“The 12 traps before buying a home in Spain” is the first updated article from three of our most read articles on the traps before buying a home in Spain, but also during and after.
In three articles published in October 2019, we had presented to you the list of the various traps, errors and even scams, to which candidates can be exposed to when buying a property in Spain. Over the past 2 years, new national and local laws (in particular on rentals and mortgages) have come into play and we are publishing an update. This article is the update of the one on traps before buying a home.
A lot of people think that buying a house in Spain in the same as in their respective countries. This is a serious mistake because the laws (national and local), taxation, standards and procedures for acquiring property in Spain are very different … not to mention the scams! As a Real Estate Advisor, we take care of all the steps during an acquisition in Spain and we protect you against these traps.
In this article, we present the pitfalls to avoid before buying a home in Spain. In a second article, we discuss the pitfalls to avoid during the purchase and, in a third, the pitfalls to avoid after the purchase. Good reading!
The 12 traps before buying a home in Spain
Here are the main mistakes, pitfalls, problems and scams most common before buying a home in Spain. That is to say during the definition, research and selection of real estate to visit.
FIRST TRAP – WASTING TIME…
Now is the time to research, your first reflex is to go to websites intended for the Spanish property market. And then you start to dream, but have you clearly defined what you want and the means you have to acquire it?
The first mistake is to start all over, look at everything, and see hundreds of apartments and villas scrolling across the screen across Spain. Obviously it’s a waste of time! How will you, for example, go to visit property that is often hundreds of kilometers apart from each other?
Before embarking on internet searches, the most important thing is location. As people often say, “location, location, location”. You must first define in which zone, in which city and even in which district you want to live, if you want accommodation in the city center, on the outskirts, in the interior, or by the sea…
When you have defined the location, then remember to check:
- Accessibility: how long is the journey from your main residence, by car, plane or train? Is there an airport nearby and sufficient air options at reasonable prices? Do you need a vehicle locally to get around?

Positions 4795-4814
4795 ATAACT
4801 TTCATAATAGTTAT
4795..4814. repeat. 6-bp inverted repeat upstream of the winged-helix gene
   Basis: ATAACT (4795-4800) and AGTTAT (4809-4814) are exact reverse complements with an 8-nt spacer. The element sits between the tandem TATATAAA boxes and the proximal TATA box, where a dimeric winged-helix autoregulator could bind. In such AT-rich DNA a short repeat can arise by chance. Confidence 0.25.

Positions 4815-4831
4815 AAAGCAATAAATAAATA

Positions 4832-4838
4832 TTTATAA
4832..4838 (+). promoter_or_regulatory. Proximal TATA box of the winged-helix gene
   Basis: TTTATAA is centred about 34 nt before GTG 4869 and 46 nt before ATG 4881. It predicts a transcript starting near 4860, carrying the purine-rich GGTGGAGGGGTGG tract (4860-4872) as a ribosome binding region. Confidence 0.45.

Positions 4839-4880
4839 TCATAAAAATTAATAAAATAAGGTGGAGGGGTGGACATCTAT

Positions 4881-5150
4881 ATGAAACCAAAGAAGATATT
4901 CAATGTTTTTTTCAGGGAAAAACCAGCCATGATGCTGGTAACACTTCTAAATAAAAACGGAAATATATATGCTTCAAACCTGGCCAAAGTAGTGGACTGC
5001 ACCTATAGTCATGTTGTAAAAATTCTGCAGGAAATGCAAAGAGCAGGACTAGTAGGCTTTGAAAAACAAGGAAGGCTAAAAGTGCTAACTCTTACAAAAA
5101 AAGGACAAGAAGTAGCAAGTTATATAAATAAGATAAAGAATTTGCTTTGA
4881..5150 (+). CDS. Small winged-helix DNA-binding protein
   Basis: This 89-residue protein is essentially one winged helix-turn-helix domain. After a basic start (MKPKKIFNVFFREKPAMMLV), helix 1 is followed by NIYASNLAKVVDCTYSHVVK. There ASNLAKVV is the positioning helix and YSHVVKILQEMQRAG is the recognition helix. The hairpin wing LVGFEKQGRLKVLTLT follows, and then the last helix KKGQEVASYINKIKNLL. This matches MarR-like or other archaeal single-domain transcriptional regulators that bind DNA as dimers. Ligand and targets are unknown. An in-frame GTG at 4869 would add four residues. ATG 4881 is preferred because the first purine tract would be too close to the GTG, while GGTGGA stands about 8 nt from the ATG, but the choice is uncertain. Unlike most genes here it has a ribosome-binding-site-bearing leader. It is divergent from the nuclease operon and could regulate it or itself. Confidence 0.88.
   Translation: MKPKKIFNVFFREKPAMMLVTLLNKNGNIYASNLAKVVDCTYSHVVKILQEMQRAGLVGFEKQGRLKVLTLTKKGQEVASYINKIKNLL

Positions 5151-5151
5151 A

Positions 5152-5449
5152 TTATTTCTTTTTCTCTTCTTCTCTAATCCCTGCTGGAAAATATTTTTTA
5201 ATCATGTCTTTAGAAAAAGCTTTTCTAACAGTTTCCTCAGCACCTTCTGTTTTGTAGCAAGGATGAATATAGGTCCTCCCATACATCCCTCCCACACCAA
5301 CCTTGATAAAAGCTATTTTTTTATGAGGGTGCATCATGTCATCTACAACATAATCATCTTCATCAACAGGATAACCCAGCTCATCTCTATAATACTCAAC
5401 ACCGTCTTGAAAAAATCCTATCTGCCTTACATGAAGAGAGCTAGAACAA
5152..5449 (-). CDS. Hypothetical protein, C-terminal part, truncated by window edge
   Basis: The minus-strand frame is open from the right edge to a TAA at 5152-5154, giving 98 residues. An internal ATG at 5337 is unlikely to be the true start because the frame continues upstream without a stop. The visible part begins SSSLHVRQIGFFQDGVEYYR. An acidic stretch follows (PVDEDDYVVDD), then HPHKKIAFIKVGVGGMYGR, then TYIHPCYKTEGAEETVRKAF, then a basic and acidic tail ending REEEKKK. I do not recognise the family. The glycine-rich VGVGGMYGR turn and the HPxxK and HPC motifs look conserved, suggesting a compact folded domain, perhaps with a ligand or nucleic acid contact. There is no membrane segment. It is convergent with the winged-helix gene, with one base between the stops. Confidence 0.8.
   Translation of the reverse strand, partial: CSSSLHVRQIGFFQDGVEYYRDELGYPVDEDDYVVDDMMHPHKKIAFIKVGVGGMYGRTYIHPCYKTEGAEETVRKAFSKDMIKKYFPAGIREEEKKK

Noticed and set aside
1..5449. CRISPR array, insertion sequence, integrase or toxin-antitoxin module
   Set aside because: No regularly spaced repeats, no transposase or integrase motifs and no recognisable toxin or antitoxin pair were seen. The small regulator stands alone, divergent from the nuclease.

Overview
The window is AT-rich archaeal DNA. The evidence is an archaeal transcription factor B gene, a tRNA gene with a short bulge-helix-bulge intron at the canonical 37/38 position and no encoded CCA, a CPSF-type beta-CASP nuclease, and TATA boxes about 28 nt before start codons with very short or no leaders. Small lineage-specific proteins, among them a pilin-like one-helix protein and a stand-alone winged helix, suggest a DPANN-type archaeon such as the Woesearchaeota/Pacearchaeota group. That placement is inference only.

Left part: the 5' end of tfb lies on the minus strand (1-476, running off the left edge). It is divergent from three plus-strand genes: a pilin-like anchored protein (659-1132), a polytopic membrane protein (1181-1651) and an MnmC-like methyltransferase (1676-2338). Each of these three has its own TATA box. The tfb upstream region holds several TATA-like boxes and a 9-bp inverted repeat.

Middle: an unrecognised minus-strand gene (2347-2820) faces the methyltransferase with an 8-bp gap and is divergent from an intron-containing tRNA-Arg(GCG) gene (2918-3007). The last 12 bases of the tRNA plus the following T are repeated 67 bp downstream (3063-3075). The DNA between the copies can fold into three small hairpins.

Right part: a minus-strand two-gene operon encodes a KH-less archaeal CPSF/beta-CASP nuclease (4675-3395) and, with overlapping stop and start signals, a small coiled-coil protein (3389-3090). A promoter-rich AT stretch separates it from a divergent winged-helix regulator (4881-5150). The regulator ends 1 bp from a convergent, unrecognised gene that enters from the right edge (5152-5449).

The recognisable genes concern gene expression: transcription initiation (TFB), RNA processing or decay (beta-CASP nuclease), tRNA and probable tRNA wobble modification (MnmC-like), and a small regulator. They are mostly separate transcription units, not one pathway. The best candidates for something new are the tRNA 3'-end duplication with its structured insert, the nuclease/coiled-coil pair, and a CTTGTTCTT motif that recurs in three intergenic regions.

- Local services: urban transport, shops, food services, health centers, leisure activities, etc.
- Educational establishments for your children if you wish to make it your main residence: distance to middle schools, high schools or daycare centers. Do you need to check prices and availability?
For all this information, Google Maps will be of great help to you. This first selection will help you define your search area.
And remember, in some areas, fall, winter, and early spring can be downright depressing.
Also take the time to define the characteristics of the desired property: the style of the property, the surface, the number of bedrooms and bathrooms, air conditioning, terrace, floor, pool, garden, view, garage are the most usual criteria. This will reduce the number of offers.
SECOND TRAP – WANT TO DO IT ALL ALONE
Will you be able to visit all the properties you have selected? Obviously not! Or if you do, it will cost you a lot of time and money.
Like many who want to buy in Spain, you think that by being in the European Union, the laws are identical to those of your country. This is a big mistake: know that the laws, rules, taxation and administrations are different but in addition they vary depending on the Spanish autonomous regions. For example, the ITP (tax on the sale of old homes) varies from 4% to 11% on the value of the property depending on the region where you buy! On a property at 200,000 euros, the difference is 14,000 euros…
Wanting to do everything alone before buying will ultimately result in more costs, more lost time and more worry for you … And often, this will discourage you and you will abandon your project. The solution is to have it done by a real estate advisor who will accompany you throughout the acquisition process.
In the real estate sector in Spain, the main difference is the role of the notary: it is essential to know that Spanish notaries absolutely do not have the same role as Escrow companies or notaries you are used to dealing with. In some countries all the property verifications are done by the notary, in Spain, no! Verifications are the responsibility of the buyer. They must be carried out in advance by the buyer, or if necessary, by a real estate advisor, who will have to ensure that the national, regional and local legal, administrative and town planning rules have been respected. To sum up, the role of Spanish notaries is reduced to that of the editor and registrar of the deed of sale. We’ll cover this in more detail in the article on errors during the purchase phase.